Knot Resolver 1.1.0

Knot Resolver 1.1.0 is out and it brings several notable features.

DNS over TLS

DNS over TLS is the number one emerging technology to ensure privacy in the DNS. DNS Privacy Working Group has finished the specification this year as RFC 7858. Knot Resolver supports server-side DNS over TLS, so you can use DNS over TLS (such as kdig from Knot DNS 2.3.0) to connect to Knot Resolver over port 853.

The DNS over TLS implementation in the Knot Resolver is a result of cooperation between CZ.NIC and Daniel Kahn Gillmor during the IETF Hackathon.

DNS Cookies

DNS Cookies are a lightweight DNS transaction security mechanism that provides limited protection to DNS servers and clients against a variety of increasingly common denial-of-service and amplification/forgery or cache poisoning attacks by off-path attackers. DNS Cookies is specified in RFC 7873.

DNS Cookie is an EDNS(0) Option that adds shared pseudorandom data that could be used to mitigate source address spoofing attacks that are commonly used in Denial of Service Attacks.

Better forked model

Knot Resolver 1.0.0 brought a lot of possibilities, but also unnecessary complexity in some places. Take for example the forking model. You can ask the daemon to fork itself into N independent processes, which gives you more performance. But now you have N daemons to worry about, pushing N metrics and having N configuration interfaces. Knot Resolver 1.1.0 that and you can now run expressions over all workers:

$ nc -U tty/*
> map 'worker.id'
[1] => 0
[2] => 2
[3] => 1

Modules like stats leverage that and aggregate metrics from all workers before pushing, and leader worker is the only one pushing them. Spoiler – this is how forked mode looks like on web interface, leader process can now see workers:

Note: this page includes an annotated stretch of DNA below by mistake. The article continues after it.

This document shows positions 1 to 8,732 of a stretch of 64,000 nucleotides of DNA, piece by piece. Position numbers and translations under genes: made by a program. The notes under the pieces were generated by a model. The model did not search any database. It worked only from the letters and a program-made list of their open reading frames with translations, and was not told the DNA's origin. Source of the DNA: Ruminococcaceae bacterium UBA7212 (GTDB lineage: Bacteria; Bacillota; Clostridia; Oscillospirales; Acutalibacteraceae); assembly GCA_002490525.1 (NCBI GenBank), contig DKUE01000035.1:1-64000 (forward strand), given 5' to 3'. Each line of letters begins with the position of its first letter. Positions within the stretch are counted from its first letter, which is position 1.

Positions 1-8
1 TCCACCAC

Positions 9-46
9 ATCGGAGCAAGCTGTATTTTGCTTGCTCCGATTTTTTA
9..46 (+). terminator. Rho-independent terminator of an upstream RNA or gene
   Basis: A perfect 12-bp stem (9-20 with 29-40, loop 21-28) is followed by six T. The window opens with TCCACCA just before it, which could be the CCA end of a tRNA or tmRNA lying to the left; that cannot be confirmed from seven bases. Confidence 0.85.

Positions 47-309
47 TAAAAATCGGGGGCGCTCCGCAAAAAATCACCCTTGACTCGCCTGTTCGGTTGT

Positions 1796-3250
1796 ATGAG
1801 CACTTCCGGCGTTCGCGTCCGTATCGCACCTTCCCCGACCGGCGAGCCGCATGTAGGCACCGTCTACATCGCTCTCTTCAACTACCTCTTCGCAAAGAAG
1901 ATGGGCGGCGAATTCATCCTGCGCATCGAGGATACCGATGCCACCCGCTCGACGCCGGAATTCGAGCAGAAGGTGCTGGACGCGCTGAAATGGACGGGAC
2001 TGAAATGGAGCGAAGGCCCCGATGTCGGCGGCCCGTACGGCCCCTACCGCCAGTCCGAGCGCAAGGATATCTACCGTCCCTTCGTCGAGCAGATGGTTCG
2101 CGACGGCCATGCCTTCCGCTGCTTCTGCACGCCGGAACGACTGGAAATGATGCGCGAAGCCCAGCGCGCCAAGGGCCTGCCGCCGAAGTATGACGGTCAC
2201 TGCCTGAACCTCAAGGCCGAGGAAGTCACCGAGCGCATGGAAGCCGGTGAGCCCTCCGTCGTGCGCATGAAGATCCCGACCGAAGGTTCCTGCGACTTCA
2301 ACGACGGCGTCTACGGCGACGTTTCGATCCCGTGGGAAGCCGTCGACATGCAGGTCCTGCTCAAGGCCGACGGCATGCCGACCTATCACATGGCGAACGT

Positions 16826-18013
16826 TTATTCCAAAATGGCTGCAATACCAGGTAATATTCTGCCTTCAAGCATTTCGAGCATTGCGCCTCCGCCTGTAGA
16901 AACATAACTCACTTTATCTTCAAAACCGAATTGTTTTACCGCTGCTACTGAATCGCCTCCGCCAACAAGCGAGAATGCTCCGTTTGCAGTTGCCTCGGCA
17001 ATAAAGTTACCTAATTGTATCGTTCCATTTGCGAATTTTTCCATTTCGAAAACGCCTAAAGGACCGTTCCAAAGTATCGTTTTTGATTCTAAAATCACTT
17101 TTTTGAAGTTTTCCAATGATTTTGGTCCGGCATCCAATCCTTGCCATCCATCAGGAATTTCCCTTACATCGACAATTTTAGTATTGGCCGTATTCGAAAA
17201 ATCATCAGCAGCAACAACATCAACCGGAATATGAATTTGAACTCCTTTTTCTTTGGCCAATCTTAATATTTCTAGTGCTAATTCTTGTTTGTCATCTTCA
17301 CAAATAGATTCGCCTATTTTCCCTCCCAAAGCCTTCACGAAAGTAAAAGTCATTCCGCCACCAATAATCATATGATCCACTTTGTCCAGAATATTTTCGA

The forked mode now works on OS X, older Linux and BSDs too if you run it under supervisor that manages open sockets.

HTTP/2 interface

There is a new quite exciting module relying on worker IPC – an HTTP/2 interface. It supports TLS with ephemeral certificates by default, websockets, reprioritisation, push, and all that stuff. While TTY control is akin to getting “root shell” to daemon, this gives other modules the power to export fine-grained control to functionality over RESTful APIs. For example, allow user X to add only firewall rules only for destination IP assigned to him, or let user Y enable prefetching on selected zones. Modules can expose RESTful API in a few lines of code – see examples in the documentation.

$ curl -k https://localhost:8053/stats | jq .
{
  "worker.queries": 7620,
  "answer.nxdomain": 595,
  "answer.noerror": 5811,
  ...
}

The HTTP/2 interface also has endpoint for exposing streaming websockets from modules, can listen on split public-facing and internal-facing interfaces and more – read the docs and examples.

Prometheus

In addition to graphite module, the HTTP/2 also exports metrics endpoint for Prometheus pull-style metrics. Great for setting up alerts!

$ curl -k https://localhost:8054/metrics
# TYPE worker_queries counter
worker_queries 7660.000000
# TYPE answer_nxdomain counter
answer_nxdomain 595.000000
# TYPE worker_rss counter
worker_rss 135393280.000000
...

Web interface

The HTTP/2 module effectively deprecates the previous tinyweb experiment. Compared to that – other modules can add components on page, all static assets are served from memory (nothing touches disk), it’s very efficient. The page is built with Bootstrap3 and bundles several libraries for graphing and input, although nothing prevents you from rolling React components in own modules.